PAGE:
Aung San Suu Kyi, the leader of Burma's pro-democracy movement and a believer in non-violent resistance, is probably the world's most prominent political captive. She is probably also very brave and determined. She has spent 13 of the last 19 years under house arrest living in her own house with two maids. This means that Mrs. Aung San Suu Kyi--there apparently is no other way of rendering her name--has not been condemned to a gulag. I guess that aristocracy still has authority in some dictatorships. And, as Neil MacFarquhar points out in today's New York Times, some dictatorships cam claim some real accomplishments to their credits. Well, fascism made the trains run on time. And some people say that Castro improved medical care

Still, there's no question about the tyranny that keeps Burma stitched together despite the popularity of Mrs. Aung (that's what I'll call her for short) and her movement. She may not even be in the eyes of the generals their most dangerous enemies. But the fact is that the regime is a tyranny and the lady is its victim.

So much its victim that the United Nations has proclaimed her one of its prime causes. This has not been especially good for Mrs. Aung. Ban Ki-moon, the U.N. secretary general, visited Rangoon (now called Yangon) over the weekend and, as MacFarquhar points out, "despite the weight of his personal intervention, failed to secure so much as a chat with Asia's most famous political prisoner, much less any concessions."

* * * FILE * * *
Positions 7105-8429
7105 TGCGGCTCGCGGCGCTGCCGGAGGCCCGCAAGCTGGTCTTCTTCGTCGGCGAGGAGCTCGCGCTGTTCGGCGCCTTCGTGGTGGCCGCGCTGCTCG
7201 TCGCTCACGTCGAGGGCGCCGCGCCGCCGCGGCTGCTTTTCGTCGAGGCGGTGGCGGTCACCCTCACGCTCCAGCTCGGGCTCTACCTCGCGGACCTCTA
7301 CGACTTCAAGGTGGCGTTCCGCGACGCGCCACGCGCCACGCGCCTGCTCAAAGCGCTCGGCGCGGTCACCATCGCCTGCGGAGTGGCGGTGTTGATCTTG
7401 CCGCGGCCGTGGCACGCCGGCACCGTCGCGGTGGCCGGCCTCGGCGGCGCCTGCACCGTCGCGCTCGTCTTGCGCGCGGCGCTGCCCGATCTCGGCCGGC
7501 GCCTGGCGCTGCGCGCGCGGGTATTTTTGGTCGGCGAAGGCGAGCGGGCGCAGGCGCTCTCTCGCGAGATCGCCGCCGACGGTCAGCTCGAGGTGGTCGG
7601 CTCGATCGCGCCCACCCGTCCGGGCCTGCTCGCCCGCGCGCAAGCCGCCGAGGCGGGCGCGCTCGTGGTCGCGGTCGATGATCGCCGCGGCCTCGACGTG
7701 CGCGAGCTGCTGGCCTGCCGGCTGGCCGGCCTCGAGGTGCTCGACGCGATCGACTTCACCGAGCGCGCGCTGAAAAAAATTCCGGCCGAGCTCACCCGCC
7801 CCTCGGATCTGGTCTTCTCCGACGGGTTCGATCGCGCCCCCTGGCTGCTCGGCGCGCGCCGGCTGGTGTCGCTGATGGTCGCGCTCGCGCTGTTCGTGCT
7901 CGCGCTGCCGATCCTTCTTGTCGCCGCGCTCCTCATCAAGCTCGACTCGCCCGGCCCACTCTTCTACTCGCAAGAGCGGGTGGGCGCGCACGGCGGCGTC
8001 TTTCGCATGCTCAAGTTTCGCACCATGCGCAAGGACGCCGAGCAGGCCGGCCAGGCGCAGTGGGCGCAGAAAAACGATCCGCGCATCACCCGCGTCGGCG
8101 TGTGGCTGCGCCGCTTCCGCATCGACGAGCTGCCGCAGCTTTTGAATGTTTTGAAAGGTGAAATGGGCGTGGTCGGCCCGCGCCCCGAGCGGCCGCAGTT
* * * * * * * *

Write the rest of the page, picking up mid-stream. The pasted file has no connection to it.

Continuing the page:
Let's face it: the U.N. has very little clout with a regime that has the support of Russia and China, two of the five permanent and veto- holding members of the Security Council. Mr. Ban somehow thinks that stopping his organization's focus on "the country's star dissident" will permit the U.N. to address elections, reconciliation, economic matters (including the residue of the 2008 cyclone) instead. As it happens, the Obama administration is also inclined to change lanes along with the U.N., a task made more difficult by a new trial for the long-time hero.

The regime does not seem prone to any inducements. After all, it is an enormous country, the largest in Indo-China, and has friends in high places. The U.N. flopped here for years and years. And, alas, so will the U.S.